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ARS Home » Midwest Area » Columbia, Missouri » Cropping Systems and Water Quality Research » Research » Publications at this Location » Publication #74105


item Alberts, Edward

Submitted to: Transactions of the ASAE
Publication Type: Peer Reviewed Journal
Publication Acceptance Date: 9/22/1996
Publication Date: N/A
Citation: N/A

Interpretive Summary: The quality of our nation's soil resource must be maintained or enhanced for sustained agricultural production. Water erosion moves the very best part of the soil, called the topsoil, off fields and into streams, rivers, and reservoirs degrading the aquatic habitat and increasing drinking water treatment costs. The amount of erosion leaving a field depends on many factors, including rainfall characteristics, soil properties, slope steepness and length, crop type, and degree of soil and residue disturbance by tillage equipment. The accurate prediction of erosion using equations or mathematical models to account for these many factors is necessary for good soil conservation planning. In 1985, the Water Erosion Prediction Project (WEPP) was initiated to develop new-generation erosion prediction technology to replace the Universal Soil Loss Equation, which has been used by the USDA-Soil Conservation Service since 1965 for predicting mean annual lsoil loss from cropland. Our research focused on comparing runoff and soi loss predictions from the WEPP model to measured data collected over an 11 year period (1983-1993) from 28 natural rainfall erosion plots farmed with seven different cropping and tillage treatments. In general, our results showed that mean annual runoff and soil loss values predicted by the WEPP model agreed well with measured values. However, the WEPP model significantly overestimated annual runoff and soil loss for years with low measured values. Our results indicate that the WEPP model is a good tool for predicting runoff and soil loss values for the climatic, soil, and cropping and management conditions found in the southern Cornbelt. Use of this erosion model will result in the development of better and more cost-effective soil conservation plans for agricultural lands.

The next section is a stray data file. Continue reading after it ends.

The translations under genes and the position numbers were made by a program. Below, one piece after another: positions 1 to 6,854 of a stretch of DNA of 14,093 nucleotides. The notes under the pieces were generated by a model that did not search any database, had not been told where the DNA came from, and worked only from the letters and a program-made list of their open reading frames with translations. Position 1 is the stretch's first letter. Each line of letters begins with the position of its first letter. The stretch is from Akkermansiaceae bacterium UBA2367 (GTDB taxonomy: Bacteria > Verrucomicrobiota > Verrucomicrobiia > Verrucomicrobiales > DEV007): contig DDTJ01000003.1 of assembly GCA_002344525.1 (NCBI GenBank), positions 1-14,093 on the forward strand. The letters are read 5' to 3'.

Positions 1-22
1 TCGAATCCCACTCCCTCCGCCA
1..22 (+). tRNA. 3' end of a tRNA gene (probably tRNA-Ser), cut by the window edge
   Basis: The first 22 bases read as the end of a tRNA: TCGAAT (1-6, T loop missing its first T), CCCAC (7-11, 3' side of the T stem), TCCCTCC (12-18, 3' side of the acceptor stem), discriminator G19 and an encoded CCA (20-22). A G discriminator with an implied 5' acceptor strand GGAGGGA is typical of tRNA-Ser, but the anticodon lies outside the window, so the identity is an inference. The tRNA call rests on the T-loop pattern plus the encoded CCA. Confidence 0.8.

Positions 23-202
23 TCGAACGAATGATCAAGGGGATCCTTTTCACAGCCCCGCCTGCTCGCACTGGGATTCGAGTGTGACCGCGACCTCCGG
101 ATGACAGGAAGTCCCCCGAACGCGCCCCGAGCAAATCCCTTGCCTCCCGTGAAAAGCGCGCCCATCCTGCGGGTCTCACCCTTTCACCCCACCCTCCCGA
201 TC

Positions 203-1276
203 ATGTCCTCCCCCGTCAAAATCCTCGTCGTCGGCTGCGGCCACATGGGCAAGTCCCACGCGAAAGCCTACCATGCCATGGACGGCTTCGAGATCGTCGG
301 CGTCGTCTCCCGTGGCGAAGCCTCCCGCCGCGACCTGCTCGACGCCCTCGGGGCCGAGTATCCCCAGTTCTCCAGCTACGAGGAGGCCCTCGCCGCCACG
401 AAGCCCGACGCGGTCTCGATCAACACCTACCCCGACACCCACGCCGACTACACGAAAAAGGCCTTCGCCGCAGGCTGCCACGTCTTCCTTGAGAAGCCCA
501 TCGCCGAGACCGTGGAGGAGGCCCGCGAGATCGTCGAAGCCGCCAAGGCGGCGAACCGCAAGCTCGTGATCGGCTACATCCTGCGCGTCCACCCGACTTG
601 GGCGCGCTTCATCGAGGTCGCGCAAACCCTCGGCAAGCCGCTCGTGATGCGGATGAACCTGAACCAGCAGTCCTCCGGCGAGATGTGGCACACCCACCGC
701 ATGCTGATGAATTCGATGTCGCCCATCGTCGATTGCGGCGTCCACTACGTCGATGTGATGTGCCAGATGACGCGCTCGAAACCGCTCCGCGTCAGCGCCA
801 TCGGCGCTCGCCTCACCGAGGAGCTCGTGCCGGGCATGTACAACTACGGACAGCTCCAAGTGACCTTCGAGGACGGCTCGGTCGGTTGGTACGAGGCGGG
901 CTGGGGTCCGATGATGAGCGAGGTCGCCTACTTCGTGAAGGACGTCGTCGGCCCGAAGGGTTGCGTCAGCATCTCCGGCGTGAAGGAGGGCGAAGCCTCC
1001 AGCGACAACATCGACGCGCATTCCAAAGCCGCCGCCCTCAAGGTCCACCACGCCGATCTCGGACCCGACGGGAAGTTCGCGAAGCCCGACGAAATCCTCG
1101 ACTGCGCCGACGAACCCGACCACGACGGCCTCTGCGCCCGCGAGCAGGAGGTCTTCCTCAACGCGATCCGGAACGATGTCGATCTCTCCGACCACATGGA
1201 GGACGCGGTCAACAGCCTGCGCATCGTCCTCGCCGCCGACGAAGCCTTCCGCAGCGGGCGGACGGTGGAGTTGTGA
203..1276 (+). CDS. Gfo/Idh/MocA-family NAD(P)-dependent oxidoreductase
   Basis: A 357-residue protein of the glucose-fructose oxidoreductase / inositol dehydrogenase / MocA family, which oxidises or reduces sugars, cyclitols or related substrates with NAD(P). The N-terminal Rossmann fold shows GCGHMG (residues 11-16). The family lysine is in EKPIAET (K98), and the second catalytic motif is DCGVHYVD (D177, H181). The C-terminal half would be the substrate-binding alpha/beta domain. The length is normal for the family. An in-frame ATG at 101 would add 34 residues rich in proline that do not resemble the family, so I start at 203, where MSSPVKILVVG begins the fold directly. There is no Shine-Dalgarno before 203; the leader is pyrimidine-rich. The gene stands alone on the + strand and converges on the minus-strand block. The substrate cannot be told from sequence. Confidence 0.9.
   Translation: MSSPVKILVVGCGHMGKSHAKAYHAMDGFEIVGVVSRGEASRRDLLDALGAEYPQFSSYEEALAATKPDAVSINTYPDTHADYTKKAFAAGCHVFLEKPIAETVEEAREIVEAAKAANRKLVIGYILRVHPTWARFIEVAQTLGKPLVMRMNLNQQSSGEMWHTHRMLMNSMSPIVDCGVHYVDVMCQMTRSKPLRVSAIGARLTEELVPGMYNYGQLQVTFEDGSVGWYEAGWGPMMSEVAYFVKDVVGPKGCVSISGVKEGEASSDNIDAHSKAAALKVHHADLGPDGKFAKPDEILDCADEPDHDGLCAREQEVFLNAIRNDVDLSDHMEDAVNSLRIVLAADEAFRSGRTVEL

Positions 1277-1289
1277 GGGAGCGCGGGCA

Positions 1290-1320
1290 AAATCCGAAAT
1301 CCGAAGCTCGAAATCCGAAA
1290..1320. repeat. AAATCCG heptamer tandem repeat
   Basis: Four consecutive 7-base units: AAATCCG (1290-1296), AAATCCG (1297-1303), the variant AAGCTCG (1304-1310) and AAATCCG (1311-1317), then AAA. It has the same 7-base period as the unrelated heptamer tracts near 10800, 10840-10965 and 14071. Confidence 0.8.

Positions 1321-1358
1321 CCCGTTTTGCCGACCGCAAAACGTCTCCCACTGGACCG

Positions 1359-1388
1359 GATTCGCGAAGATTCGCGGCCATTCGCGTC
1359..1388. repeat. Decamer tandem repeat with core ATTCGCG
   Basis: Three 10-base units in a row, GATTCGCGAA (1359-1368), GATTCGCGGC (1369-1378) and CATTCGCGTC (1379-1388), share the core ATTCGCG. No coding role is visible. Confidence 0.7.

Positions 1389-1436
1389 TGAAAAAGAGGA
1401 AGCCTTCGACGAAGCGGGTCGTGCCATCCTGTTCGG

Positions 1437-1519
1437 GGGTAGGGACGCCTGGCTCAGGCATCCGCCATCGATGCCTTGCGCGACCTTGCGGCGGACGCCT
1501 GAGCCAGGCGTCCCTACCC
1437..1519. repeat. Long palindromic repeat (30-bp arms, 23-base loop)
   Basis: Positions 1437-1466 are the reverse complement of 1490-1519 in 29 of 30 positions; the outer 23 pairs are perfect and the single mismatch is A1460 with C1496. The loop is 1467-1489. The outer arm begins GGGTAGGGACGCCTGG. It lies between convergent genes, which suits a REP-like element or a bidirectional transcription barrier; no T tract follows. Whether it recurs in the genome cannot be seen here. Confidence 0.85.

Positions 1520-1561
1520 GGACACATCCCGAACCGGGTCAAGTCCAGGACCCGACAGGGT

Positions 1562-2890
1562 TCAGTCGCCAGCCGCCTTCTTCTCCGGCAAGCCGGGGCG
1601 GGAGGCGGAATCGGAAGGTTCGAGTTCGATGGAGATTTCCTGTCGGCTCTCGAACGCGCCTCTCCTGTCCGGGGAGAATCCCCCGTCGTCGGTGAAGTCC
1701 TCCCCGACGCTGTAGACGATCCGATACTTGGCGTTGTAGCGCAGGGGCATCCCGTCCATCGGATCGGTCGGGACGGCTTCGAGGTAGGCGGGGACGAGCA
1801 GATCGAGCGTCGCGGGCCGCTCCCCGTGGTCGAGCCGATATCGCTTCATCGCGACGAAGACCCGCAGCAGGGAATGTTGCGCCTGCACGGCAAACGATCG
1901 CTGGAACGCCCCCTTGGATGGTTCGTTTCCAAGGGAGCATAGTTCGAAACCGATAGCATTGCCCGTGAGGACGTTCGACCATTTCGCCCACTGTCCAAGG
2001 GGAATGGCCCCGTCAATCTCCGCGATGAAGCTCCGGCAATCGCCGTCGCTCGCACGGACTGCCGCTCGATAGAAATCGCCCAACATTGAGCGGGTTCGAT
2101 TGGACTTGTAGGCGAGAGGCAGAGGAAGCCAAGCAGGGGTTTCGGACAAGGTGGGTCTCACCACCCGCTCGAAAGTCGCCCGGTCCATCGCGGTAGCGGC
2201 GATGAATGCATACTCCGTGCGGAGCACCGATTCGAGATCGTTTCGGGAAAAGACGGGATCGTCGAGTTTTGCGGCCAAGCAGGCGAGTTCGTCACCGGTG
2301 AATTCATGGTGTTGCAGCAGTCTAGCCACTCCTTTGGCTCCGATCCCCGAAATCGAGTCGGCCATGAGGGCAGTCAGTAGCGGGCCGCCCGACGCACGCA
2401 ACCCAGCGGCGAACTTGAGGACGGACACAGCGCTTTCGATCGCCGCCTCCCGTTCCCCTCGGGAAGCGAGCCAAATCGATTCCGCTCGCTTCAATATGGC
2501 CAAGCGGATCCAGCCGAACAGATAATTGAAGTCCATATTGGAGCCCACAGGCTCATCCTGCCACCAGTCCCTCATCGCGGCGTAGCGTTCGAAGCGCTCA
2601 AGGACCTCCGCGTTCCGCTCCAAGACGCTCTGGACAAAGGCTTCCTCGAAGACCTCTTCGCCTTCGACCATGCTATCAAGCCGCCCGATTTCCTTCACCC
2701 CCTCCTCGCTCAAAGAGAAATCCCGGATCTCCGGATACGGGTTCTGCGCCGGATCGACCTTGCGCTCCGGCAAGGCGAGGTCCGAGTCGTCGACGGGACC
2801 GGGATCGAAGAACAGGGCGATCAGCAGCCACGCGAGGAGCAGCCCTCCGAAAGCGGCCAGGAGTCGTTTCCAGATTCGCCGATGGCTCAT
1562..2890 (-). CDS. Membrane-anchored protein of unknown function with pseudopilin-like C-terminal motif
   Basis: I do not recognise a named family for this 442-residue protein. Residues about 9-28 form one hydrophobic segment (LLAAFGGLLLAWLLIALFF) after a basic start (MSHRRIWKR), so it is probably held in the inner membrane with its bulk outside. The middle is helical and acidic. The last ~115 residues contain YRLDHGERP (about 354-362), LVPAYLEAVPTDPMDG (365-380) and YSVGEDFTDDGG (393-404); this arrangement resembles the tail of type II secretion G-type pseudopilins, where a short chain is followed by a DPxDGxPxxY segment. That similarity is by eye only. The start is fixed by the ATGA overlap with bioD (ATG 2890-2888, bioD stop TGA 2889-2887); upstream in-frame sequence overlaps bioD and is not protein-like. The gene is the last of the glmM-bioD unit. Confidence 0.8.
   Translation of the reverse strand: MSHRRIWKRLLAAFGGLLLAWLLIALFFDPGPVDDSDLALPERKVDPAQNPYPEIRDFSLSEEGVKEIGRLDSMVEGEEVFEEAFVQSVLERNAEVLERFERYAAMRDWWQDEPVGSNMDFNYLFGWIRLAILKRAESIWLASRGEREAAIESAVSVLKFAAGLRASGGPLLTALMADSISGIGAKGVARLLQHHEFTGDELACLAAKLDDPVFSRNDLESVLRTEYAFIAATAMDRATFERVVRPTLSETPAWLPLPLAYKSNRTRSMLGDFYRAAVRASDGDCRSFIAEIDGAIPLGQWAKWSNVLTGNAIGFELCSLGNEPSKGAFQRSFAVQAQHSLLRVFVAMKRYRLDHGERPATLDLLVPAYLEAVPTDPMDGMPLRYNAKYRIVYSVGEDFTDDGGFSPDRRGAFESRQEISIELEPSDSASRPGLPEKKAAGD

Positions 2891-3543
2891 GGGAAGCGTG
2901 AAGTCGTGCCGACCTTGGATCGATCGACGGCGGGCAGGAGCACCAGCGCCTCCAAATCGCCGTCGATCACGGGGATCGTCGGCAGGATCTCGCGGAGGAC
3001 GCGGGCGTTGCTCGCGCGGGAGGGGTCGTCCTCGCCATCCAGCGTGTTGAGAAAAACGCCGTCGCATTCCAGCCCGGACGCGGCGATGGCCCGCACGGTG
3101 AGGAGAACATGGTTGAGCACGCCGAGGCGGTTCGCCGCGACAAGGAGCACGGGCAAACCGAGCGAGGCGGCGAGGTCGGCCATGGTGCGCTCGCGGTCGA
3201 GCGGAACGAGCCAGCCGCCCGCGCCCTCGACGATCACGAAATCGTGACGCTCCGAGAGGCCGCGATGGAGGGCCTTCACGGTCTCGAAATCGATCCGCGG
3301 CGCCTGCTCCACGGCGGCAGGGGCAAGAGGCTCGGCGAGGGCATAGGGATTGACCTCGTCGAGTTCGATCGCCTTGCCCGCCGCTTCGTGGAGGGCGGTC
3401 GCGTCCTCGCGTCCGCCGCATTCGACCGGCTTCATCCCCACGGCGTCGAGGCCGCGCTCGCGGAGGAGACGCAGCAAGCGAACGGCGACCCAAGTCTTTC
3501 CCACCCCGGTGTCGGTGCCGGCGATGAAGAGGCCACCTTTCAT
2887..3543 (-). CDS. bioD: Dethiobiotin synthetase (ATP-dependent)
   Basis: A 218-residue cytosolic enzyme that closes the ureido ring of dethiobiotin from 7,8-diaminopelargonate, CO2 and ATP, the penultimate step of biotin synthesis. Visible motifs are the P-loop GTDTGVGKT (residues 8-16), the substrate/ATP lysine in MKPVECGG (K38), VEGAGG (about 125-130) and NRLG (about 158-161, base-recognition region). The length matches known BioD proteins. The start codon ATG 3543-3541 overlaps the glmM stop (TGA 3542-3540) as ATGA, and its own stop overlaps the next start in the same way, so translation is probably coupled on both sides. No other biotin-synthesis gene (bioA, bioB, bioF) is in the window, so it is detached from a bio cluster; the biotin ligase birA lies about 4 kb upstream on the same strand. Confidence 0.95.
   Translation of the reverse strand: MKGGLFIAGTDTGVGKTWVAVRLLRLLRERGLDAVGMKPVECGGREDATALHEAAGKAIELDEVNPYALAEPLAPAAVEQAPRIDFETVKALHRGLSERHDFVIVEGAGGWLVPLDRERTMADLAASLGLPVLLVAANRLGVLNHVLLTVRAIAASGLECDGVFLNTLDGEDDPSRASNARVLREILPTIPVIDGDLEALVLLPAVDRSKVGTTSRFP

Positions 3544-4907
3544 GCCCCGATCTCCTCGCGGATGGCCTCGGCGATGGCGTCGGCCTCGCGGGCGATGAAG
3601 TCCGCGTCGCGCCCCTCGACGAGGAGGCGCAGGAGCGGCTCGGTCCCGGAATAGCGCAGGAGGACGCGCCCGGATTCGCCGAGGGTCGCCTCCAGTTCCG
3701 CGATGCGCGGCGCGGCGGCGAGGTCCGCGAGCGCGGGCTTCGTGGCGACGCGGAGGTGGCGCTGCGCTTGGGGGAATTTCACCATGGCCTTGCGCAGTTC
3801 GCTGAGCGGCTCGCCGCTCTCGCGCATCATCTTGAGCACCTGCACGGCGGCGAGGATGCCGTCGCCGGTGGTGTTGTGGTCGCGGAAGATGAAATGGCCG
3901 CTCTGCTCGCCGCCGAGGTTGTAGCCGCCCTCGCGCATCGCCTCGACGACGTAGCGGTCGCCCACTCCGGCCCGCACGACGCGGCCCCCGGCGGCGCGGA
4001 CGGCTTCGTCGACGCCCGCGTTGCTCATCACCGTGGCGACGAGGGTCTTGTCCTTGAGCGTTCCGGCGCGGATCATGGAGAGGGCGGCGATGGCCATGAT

Technical Abstract: Runoff and soil loss predictions from the Water Erosion Prediction Project (WEPP) Hillslope model were compared to measured losses from continuous cultivated fallow and continuous corn and soybean cropping systems using conventional, chisel, and no-till tillage methods. Runoff and soil loss data were collected over an 11-yr period (1983-1993) from 28 plots located on a claypan soil (Udollic Ochraqualf). The experimental design was a randomized complete block, with four blocks. For all treatments, the model predicted runoff and soil loss reasonably well for wet years with annual runoff > 200 mm. However, the model greatly underpredicted for dry years with annual runoff < 100 mm. For rainfall occurring after dry periods, the model generally predicted runoff when little or no runoff was measured. When averaged by tillage treatment, mean annual runoff predictions for continuous corn and continuous soybean were within 15% of those measured. The model overpredicted mean annual soil losses from continuous corn and continuous soybean by 22 and 87%, respectively. When averaged over crop, the model slightly overpredicted mean annual runoff for the conventional, chisel, and no-till systems. Predicted mean annual soil losses for conventional, chisel, and no-till tillage systems were 50, 67, and 29% higher than those measured, respectively. Runoff and soil loss data were also analyzed by cropstage period by dividing a year into rough fallow (F), seedbed (SB), rapid growth (P12), reproduction and maturation (P3), and residue (P4) periods. Runoff predictions for the F and SB periods were reasonable. The model overpredicted runoff for the P12 and P3 periods and underpredicted for period P4. The model overpredicted soil loss from all periods except period F.